When evaluating proposals, it is important to look at the notion of predictability. One of bitcoin's strengths is that there will be exactly 21 million coins; investors buy based upon how much inflation they expect. The rewards will decrease at certain times; miners buy ASICs knowing exactly when they will start earning less. The blocks occur about every ten minutes; buyers know that a new transaction can expect to wait 6.9 minutes to be included into the next block. BIP 101 provides exact dates for blocksize increases; miners and exchanges have lead time to know exactly when to buy more bandwidth. Yet we have numerous proposals that for the first time in bitcoin's history allow humans to control the protocol with voting or through some other indirect means like choosing how many transactions to include in the previous blocks.
It is no accident that the 7 businesses that have committed to BIP 101, such as Coinbase and Bitstamp, use bitcoin for trading and investing, and none of them are mining companies. Miners like https://bitcoinmagazine.com/articles/bi ... 1449253663 are holding the network back because mining is the only bitcoin-related business that does not depend on the actual capacity of the network for its operation..
Thus, I'll conclude by restating another three reasons why BIP 101 is the best available plan. First, BIP 101 provides excess capacity, which encourages people who would otherwise be risk-averse to get into the bitcoin industry and try things out. The most interesting applications for bitcoin require a lot of capacity. Second, BIP 101 allows for capacity planning, where everyone knows exactly what to expect at any given time. Exchanges, miners, buyers, and everyone else can begin the process of upgrading any necessary equipment well in advance, and businesses can start development on new services to time them with increases. Third, BIP 101 prevents anyone, including the people who created it, from using the blocksize as a weapon against competitors or people they don't like, which means that everyone suffers equally from the same costs in the required periodic upgrades.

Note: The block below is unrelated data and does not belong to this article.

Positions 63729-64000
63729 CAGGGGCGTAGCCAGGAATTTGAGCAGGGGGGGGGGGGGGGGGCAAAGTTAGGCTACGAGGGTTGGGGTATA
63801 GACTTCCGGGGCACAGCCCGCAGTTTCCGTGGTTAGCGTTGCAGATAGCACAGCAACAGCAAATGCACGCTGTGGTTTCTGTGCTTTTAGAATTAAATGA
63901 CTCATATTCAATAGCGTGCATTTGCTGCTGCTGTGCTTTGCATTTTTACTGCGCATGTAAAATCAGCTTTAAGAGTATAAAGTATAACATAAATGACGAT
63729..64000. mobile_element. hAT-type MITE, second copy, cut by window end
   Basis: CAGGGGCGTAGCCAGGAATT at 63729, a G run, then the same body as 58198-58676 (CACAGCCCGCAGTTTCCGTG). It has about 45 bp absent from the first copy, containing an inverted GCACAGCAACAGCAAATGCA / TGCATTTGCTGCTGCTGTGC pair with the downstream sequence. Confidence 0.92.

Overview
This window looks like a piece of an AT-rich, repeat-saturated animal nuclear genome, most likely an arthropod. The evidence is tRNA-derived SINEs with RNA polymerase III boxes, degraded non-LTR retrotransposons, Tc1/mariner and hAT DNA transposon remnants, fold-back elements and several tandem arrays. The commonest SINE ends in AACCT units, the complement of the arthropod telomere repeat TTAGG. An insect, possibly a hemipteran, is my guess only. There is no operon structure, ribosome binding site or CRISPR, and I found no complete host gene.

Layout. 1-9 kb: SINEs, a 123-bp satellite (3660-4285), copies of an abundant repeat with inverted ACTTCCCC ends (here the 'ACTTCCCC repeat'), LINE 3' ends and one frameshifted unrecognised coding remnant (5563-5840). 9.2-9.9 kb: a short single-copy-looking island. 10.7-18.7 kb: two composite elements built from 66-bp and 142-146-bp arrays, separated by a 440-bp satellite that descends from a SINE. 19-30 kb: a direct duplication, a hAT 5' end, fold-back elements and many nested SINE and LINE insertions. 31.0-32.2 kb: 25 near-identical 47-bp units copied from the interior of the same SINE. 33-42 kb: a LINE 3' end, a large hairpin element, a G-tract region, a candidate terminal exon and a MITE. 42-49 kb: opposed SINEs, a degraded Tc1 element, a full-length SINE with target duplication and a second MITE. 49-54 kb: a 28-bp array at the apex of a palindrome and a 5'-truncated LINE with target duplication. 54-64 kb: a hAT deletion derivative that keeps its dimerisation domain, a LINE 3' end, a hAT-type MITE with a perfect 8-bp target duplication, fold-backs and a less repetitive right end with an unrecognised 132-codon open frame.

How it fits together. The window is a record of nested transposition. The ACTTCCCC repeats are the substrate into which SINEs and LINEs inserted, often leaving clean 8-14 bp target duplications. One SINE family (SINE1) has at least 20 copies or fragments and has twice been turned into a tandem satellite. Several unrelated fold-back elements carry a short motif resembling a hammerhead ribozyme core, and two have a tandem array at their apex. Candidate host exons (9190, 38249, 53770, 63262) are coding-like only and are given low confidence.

Businesses need to be able to count on bitcoin as a capable system that will have excess capacity at the time their products are ready for it. Solutions to the blocksize problem that leave the network always almost full, or which allow humans to unpredictably change capacity, will result in the same stagnation that we see now.